Poll blow for PM as more than half of Tory members back no-deal Brexit

Theresa May's bid to get Tory MPs to back her Brexit plan suffered a setback as a new poll showed more than half of Conservative Party members prefer a no-deal withdrawal.

In a three-way choice, 57% of grassroots Tories said they would support leaving the EU without an agreement, while 23% would back the Prime Minister's deal and 15% would choose to remain. A total of 5% had no preference.

A two-way referendum would see 29% of Tory members endorse the PM's stance, with 64% voting for a no-deal Brexit, according to the YouGov poll funded by Economic and Social Research Council.

The overwhelming rejection of Mrs May's deal shown in the survey comes at a crucial time for the PM as she faces a crunch Commons vote on her plans.

After Mrs May suddenly pulled a vote on the Withdrawal Agreement in December because it faced a significant defeat, MPs are to begin debating the proposals again next Wednesday with a vote scheduled for the following week.

The poll findings came as Mrs May's Brexit agenda was hit by a series of blows.

DUP deputy leader Nigel Dodds insisted his party's opposition to Irish border backstop proposals had not lessened after a meeting with the Prime Minister on Thursday.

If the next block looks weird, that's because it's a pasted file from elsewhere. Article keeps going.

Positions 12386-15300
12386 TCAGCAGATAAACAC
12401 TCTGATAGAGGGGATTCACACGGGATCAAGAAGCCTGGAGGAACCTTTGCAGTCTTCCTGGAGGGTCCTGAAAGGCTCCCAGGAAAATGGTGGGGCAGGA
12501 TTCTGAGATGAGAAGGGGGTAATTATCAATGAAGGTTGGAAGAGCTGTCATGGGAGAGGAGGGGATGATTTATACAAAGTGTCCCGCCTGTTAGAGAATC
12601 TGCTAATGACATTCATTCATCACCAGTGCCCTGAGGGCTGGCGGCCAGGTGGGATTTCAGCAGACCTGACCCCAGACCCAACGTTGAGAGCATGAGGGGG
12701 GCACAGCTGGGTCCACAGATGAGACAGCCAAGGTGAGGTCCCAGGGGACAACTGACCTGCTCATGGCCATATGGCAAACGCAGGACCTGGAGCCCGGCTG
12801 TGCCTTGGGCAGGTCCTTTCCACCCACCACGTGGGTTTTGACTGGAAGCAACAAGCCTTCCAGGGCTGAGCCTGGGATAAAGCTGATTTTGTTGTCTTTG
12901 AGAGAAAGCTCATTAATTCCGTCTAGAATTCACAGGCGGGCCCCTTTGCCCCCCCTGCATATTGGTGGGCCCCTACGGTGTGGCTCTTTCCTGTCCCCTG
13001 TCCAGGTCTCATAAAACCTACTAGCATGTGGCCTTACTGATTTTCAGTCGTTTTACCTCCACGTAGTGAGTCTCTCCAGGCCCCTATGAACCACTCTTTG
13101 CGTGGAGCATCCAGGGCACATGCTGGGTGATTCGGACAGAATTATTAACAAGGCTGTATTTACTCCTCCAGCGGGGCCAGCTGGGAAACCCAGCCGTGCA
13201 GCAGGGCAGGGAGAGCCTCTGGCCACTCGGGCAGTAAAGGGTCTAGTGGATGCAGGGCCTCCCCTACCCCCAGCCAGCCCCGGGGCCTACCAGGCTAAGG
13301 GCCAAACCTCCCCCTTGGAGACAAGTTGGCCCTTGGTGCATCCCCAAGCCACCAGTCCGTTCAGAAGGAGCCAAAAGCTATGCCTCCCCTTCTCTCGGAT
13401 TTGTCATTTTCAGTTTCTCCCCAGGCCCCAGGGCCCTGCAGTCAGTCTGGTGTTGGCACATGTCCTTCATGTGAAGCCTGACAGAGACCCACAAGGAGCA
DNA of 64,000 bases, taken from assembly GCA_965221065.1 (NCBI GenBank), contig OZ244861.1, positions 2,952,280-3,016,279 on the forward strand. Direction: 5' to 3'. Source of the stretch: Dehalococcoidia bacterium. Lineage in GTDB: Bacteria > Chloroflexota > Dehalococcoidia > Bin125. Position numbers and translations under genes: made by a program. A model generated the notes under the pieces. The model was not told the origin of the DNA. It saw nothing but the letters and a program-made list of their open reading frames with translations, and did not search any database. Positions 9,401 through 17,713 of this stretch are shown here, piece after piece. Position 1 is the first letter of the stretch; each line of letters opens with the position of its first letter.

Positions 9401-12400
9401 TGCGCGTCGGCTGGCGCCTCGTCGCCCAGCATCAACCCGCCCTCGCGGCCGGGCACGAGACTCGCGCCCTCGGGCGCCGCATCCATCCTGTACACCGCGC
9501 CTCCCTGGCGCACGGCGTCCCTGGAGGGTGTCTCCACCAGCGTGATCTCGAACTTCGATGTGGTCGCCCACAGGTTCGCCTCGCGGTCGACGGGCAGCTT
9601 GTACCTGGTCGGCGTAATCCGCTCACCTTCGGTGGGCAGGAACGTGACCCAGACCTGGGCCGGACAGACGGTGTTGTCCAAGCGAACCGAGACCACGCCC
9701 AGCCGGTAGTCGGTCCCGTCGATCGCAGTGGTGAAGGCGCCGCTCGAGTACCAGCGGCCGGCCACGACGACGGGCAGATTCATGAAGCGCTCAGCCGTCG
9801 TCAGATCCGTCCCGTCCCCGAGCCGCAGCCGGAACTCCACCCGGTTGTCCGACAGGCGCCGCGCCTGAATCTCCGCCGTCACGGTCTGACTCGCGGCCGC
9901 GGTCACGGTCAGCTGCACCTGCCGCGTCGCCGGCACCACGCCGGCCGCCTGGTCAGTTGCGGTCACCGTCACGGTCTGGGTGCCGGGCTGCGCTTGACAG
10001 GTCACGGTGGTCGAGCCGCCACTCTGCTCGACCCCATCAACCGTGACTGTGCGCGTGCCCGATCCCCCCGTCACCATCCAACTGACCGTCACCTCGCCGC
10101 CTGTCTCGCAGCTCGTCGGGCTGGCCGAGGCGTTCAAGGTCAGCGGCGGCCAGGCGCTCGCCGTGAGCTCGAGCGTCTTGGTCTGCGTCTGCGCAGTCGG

Mr Dodds said: "The Withdrawal Agreement, as currently proposed, flies in the face of the Government's commitments on Northern Ireland as we leave the EU."

Irish Taoiseach Leo Varadkar (Niall Carson/PA)
Irish Taoiseach Leo Varadkar said there could be no changes to the backstop (Niall Carson/PA)

However, Irish Taoiseach Leo Varadkar insisted there could be no changes to the backstop, which is intended to prevent a hard border in Ireland by ensuring the UK abides by EU customs rules if no trade deal is agreed by the end of a Brexit transition period.

Mr Varadkar said he had spoken to German chancellor Angela Merkel by telephone on Thursday and the two leaders agreed to "stand by" the Brexit deal.

He said: "We're happy to offer reassurances and guarantees to the UK, but not reassurances and guarantees that contradict or change what was agreed back in November."

And as the EU closed ranks, the European Commission confirmed "no further meetings are foreseen" with the UK on updating Mrs May's Brexit deal because negotiations have concluded.

Mrs May is pressing European leaders for more flexibility on the Irish backstop as a way of garnering more backbench support for her exit plans.

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